- The Washington Times - Monday, August 13, 2001


BALTIMORE A 12-10 baseball game usually conjures up images of a slugfest that sees two teams matching each other blow for blow, but yesterday at Camden Yards the Baltimore Orioles and Boston Red Sox spent much of the game matching each other mistake for mistake.
In a game that saw five errors and 13 unearned runs, it was the Red Sox, thanks to a solid relief effort by Tim Wakefield, that made fewer mistakes and earned the victory before a sellout crowd of 48,037.
Wakefield, who pitched five innings and allowed one hit and no runs while striking out six and walking one, knuckled down and the Orioles knuckled under as the Red Sox ended a four-game skid.
Baltimore had seemingly self-destructed in the first inning, allowing six unearned runs on three errors two of them coming on run-of-the-mill infield throws that first baseman David Segui failed to catch.
But Boston was nearly as pathetic, allowing three unearned runs in the bottom of the first in what turned out to be a 37-minute inning. The Red Sox added another run in the second, but the Orioles responded with two more runs in the third to pull within 7-5. That prompted Red Sox manager Jimy Williams to lift starter Rolando Arrojo and bring in Wakefield.
The Orioles couldn't handle Wakefield's knuckleball and, after a four-run eighth by Boston, the reliever left with what seemed like an insurmountable 12-5 lead.
"[Wakefield's knuckleball] was dancing like crazy," Orioles manager Mike Hargrove said. "He got out some pretty good hitters today."
Wakefield (8-7) said it was simply a matter of doing his job.
"My job was to come in and keep us in the game as long as I could," he said. "I mixed up my pitches pretty good."
For Orioles starter Jason Johnson (10-7), it wasn't a job it was an adventure.
"I've never seen six unearned runs scored in an inning in my entire life," Johnson said. "That's something that you have to put behind you, but it was tough, because I felt like I was throwing the ball well."
The Orioles were trying to stay on a roll, having won four of their last five games before yesterday and seemed to have forgotten their 6-21 July.
The two facets on the game the Orioles needed to be competent in order to compete pitching and defense fell apart yesterday.
And yet the Orioles nearly recovered from the first-inning debacle.
The Red Sox were nearly as inept as the Orioles after Wakefield was lifted for Rod Beck to start the eighth. Second baseman Mike Lansing had two errors and Beck couldn't overcome those miscues, as the Orioles scored five runs only one of them earned on four hits in just 1 2/3 innings pitched.
Two of those hits were home runs by Tony Batista, a solo in the eighth and a two-run shot in the ninth, his 20th and 21st of the season. That cut the lead to 12-10, but Boston closer Derek Lowe came in with two outs in the ninth and got pinch hitter Brady Anderson to fly out to center.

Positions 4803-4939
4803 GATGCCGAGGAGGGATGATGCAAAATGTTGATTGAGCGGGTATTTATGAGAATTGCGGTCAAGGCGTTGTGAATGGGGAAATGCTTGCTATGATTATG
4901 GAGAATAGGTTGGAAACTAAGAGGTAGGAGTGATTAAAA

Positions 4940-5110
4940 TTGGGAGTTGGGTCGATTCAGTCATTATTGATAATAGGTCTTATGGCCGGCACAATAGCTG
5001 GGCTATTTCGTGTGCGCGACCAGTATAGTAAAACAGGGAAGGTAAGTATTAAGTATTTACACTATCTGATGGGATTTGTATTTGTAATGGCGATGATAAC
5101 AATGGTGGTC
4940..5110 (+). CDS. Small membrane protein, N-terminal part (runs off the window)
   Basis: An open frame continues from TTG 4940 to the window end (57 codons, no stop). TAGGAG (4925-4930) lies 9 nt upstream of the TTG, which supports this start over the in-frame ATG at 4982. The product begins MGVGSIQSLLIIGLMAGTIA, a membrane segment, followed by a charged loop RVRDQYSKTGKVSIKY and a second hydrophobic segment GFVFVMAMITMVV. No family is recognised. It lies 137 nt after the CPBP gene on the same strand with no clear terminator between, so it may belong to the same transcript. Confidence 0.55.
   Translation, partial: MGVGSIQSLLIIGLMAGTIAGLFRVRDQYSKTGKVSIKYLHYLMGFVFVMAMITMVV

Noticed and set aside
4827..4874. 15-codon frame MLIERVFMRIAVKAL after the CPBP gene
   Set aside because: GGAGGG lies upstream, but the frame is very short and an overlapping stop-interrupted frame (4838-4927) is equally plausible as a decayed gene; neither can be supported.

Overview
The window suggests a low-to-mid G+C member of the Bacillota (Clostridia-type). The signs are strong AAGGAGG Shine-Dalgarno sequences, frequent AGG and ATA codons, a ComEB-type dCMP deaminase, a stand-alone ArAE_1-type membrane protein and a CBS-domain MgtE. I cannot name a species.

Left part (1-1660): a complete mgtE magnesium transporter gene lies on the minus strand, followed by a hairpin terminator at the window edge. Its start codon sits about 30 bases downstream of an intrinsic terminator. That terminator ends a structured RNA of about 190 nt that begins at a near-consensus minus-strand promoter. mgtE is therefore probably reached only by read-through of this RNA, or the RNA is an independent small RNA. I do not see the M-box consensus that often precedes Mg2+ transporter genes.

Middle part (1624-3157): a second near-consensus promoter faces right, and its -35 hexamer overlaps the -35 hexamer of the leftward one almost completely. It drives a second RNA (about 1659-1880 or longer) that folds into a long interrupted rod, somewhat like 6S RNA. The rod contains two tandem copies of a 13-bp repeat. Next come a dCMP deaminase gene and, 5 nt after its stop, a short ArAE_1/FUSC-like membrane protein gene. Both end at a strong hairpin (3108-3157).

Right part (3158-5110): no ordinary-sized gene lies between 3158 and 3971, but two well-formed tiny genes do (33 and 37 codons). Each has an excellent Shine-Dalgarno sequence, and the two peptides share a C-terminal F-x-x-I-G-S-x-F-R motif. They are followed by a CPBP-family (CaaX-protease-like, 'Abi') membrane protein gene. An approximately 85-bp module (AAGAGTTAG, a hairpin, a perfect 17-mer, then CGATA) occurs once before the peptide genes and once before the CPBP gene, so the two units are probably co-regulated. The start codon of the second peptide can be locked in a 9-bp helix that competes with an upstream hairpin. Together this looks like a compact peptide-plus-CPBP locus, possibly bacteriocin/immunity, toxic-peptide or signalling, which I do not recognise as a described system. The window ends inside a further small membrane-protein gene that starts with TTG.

It was just one more loss for Baltimore (49-69), a team falling deeper and deeper toward its worst season since owner Peter Angelos took over the team after the 1993 season, it was an important win for Boston (65-51). The Red Sox are just three games behind the New York Yankees in the AL East and just two games behind the Oakland Athletics in the wild-card race.
Boston's visit to Camden Yards was a box office success for the Orioles, with the two-day total setting a new two-game record of 96,785. And the drawing card to the park these days put on another show for the fans. Cal Ripken drove in four runs and moved into 14th place on the all-time hits list, with his 3,153rd hit, a two-run double that moved him ahead of Paul Waner (he is just one behind George Brett).
However, six runs was just too much of a lead to spot the Red Sox.
Johnson got Nomar Garciaparra (2-for-5) to hit a fly ball to center for the first out on one pitch to open the game, which started 11 minutes late because of rain. The pitcher struck out Trot Nixon and appeared to be settling down for a typical Johnson start at Camden Yards 7-1 with a 2.05 ERA.
But Carl Everett doubled to left and Manny Ramirez walked. Dante Bichette reached first on shortstop Melvin Mora's throwing error (though the replays appeared to show that Segui's foot was on the bag and not pulled off, as umpire Ed Rapuano called it). Chris Stynes reached first when Segui failed to handle a throw from Ripken on an infield hit, allowing Everett to score to give the Red Sox a 1-0 lead.
Jose Offerman followed with a single to center, scoring Ramirez and Bichette. Stynes scored when Segui committed his second error, failing to handle a pickoff toss by Johnson, to make it 4-0.
After the game, Segui couldn't explain his defensive breakdown.
"Those are plays you make in your sleep," he said. "I take full blame for it."
Lansing followed with a home run to left center to make it 6-0 and staking Arrojo to a 6-0 lead. Every run in the inning was unearned.
"We certainly didn't do ourselves any good in that first inning," Hargrove said. "But I thought our guys did a tremendous job coming back and getting into the game."
Arrojo then allowed five runs (just two of them earned) on three hits and four walks. But Wakefield shut down the Orioles, while Baltimore's bullpen couldn't do the same to Boston. Reliever Alan Mills surrendered four runs for a change, all earned on back-to-back home runs. Everett hit a 430-foot three-run blast and Ramirez hit a solo shot, his 37th, in the top of the eighth inning.

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